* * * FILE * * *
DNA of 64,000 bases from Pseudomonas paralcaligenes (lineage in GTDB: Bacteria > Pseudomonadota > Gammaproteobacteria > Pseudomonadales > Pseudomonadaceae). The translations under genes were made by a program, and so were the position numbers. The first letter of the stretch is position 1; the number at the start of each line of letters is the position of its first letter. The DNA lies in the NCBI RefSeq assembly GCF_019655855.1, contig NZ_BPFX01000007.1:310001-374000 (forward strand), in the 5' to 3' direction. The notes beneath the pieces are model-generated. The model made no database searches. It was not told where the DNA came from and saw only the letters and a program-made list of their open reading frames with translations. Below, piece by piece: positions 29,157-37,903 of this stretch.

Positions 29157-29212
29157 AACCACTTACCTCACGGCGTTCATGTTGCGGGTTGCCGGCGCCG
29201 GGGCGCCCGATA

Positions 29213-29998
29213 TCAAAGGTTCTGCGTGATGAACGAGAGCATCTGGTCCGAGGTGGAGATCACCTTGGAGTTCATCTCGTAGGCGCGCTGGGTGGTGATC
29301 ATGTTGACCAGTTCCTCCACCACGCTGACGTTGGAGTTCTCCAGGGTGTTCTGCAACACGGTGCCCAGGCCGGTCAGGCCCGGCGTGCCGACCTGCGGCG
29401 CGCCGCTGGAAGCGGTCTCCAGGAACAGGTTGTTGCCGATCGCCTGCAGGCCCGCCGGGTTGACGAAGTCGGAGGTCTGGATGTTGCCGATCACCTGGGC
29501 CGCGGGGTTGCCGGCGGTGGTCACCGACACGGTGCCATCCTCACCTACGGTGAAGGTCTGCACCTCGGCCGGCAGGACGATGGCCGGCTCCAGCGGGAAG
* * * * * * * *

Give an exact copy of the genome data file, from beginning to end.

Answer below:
DNA of 64,000 bases from Pseudomonas paralcaligenes (lineage in GTDB: Bacteria > Pseudomonadota > Gammaproteobacteria > Pseudomonadales > Pseudomonadaceae). The translations under genes were made by a program, and so were the position numbers. The first letter of the stretch is position 1; the number at the start of each line of letters is the position of its first letter. The DNA lies in the NCBI RefSeq assembly GCF_019655855.1, contig NZ_BPFX01000007.1:310001-374000 (forward strand), in the 5' to 3' direction. The notes beneath the pieces are model-generated. The model made no database searches. It was not told where the DNA came from and saw only the letters and a program-made list of their open reading frames with translations. Below, piece by piece: positions 29,157-37,903 of this stretch.

Positions 29157-29212
29157 AACCACTTACCTCACGGCGTTCATGTTGCGGGTTGCCGGCGCCG
29201 GGGCGCCCGATA

Positions 29213-29998
29213 TCAAAGGTTCTGCGTGATGAACGAGAGCATCTGGTCCGAGGTGGAGATCACCTTGGAGTTCATCTCGTAGGCGCGCTGGGTGGTGATC
29301 ATGTTGACCAGTTCCTCCACCACGCTGACGTTGGAGTTCTCCAGGGTGTTCTGCAACACGGTGCCCAGGCCGGTCAGGCCCGGCGTGCCGACCTGCGGCG
29401 CGCCGCTGGAAGCGGTCTCCAGGAACAGGTTGTTGCCGATCGCCTGCAGGCCCGCCGGGTTGACGAAGTCGGAGGTCTGGATGTTGCCGATCACCTGGGC
29501 CGCGGGGTTGCCGGCGGTGGTCACCGACACGGTGCCATCCTCACCTACGGTGAAGGTCTGCACCTCGGCCGGCAGGACGATGGCCGGCTCCAGCGGGAAG